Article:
China races to contain Covid outbreaks in tourism hubs Tibet, Hainan
After living most of the pandemic virtually virus-free, the mountainous region of Tibet reported an outbreak that rapidly grew from four to 22 cases on Monday
Chinese authorities on Tuesday closed down parts of Tibet and launched mass testing in the capital after a rare outbreak of Covid-19 was reported in the remote region, even as the local government scrambles to contain Covid clusters in Hainan province’s tourism hotspot, where thousands of tourists remain stranded.
Lhasa, the capital city of southwest China’s Tibet Autonomous Region (TAR), on Sunday reported 18 positive Covid-19 test results after it conducted nucleic acid testing among key population groups, local authorities told Chinese state media.
“Lhasa has reported 18 positive cases since Sunday and started to implement ‘static management’ (lockdown) in the medium and high-risk regions. Four cases were found earlier in Ngari prefecture’s Burang county. The 22 cases are all related to Tibet’s Shigatse city, home to about 800,000 people,” the state-run tabloid, Global Times reported on Tuesday.
Parts of Tibet began mass Covid-19 testing on Tuesday, including its Lhasa and Shigatse. Authorities also suspended large events, shut entertainment and religious venues, and closed some tourist sites, including the famous Potala and Norbulingka Palaces, both world heritage sites.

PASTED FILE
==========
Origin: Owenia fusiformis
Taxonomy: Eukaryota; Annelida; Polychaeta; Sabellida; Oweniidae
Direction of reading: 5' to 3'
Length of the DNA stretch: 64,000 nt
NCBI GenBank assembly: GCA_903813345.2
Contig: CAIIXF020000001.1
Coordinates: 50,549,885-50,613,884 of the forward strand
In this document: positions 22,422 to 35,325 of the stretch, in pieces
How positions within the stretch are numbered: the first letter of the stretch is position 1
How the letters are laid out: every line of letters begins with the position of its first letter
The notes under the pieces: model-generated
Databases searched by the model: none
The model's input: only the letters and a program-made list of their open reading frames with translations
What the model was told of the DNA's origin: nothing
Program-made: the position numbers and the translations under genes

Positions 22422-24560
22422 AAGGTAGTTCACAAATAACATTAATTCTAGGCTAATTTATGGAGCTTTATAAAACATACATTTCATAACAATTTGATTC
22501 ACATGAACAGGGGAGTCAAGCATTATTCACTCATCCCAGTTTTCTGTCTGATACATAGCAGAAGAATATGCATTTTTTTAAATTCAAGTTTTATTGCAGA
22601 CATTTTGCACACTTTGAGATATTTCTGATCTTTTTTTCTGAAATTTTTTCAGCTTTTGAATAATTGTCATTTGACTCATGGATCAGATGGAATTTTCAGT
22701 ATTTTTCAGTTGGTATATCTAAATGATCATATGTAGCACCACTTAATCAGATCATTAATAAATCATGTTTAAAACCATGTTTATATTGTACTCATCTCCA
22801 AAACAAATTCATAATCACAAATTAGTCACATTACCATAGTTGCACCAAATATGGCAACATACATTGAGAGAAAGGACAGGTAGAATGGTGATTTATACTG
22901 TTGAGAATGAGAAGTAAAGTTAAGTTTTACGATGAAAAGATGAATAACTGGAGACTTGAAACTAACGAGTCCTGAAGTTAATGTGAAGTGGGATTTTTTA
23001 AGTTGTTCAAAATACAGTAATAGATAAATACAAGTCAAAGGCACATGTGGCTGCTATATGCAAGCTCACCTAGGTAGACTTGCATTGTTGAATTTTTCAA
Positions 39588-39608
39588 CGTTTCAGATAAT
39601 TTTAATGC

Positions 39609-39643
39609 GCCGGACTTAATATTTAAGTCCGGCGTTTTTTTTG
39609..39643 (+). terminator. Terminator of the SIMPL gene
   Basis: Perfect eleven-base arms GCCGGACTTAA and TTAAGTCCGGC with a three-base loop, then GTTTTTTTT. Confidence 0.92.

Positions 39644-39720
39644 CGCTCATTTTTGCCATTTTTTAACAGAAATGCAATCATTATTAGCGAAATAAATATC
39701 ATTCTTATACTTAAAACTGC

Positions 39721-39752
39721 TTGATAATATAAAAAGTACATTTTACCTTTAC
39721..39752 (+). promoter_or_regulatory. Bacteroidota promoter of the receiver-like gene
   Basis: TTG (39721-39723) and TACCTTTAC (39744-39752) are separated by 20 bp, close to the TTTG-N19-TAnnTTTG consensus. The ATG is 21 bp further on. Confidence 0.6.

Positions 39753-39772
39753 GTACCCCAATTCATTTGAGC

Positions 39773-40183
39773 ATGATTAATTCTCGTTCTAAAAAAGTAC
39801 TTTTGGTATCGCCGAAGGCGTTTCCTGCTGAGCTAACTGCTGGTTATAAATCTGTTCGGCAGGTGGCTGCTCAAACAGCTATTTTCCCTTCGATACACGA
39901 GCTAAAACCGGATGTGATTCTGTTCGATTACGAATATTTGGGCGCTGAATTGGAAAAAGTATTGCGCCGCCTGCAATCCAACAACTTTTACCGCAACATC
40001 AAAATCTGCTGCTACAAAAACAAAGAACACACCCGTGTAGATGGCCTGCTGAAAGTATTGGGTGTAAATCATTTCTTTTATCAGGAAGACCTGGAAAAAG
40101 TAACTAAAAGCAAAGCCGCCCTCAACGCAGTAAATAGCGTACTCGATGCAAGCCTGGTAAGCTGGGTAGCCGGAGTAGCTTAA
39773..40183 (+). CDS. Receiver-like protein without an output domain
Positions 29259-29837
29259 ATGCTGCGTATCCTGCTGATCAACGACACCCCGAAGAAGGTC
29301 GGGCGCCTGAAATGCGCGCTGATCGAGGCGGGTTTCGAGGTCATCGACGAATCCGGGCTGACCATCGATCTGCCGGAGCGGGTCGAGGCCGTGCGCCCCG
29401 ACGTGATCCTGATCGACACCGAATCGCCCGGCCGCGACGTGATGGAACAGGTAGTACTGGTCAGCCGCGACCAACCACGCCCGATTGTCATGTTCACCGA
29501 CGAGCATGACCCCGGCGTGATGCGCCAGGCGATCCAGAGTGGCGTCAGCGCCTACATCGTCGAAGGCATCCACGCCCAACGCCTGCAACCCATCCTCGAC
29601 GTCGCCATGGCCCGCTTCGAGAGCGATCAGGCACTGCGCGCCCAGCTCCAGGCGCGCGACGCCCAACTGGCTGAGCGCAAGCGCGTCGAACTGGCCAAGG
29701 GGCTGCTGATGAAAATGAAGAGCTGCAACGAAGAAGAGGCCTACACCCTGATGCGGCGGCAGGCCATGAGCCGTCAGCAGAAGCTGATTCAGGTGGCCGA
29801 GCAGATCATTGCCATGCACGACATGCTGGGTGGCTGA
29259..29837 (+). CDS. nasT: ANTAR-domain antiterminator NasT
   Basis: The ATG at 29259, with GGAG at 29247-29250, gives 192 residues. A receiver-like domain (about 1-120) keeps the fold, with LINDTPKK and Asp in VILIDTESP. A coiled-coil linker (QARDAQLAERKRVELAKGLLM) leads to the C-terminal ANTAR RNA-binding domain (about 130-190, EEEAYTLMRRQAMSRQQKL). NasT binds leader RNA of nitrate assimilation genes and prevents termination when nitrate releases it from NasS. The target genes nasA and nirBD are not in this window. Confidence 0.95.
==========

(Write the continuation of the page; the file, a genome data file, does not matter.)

“Cities of Lhasa and Shigatse are currently carrying out the first round of mass testing and will conduct the second round of testing on Wednesday. Counties of Burang, Gar and Zanda in Ngari Prefecture are undergoing the third round of testing,” the GT report said.
Until the current outbreak, TAR, which is home to some three million people, had reported only one Covid-19 case in January, 2020, weeks after the virus was first detected in the central Chinese city of Wuhan.
Meanwhile, the local government of Hainan province was scrambling to make arrangements for the return of tourists trapped in the capital, Sanya, following the worst Covid-19 outbreak in the province.
Zhou Changqiang, head of the Hainan Provincial Health Commission said the government was considering a plan to let tourists in areas that have not been affected by the epidemic leave the island with two nucleic acid negative certificates within 48 hours.
“While those in low-risk areas are expected to start their return journey with three nucleic acid negative certificates within 72 hours and a screening to make sure they don’t have any symptoms of being infected,” Zhou said.
China reported 828 new domestically transmitted cases across more than a dozen provinces and regions for August 8, with over half of them in Hainan, data from the national health commission (NHC) said on Tuesday.
Both TAR and Hainan, both heavily dependent on tourism, have remained relatively free from Covid-19 outbreaks since the pandemic began.
Given China’s strict “zero Covid” policy, both provinces would now have to negotiate tough entry and exit measures besides quarantine measures, which are expected to dent the tourism industry.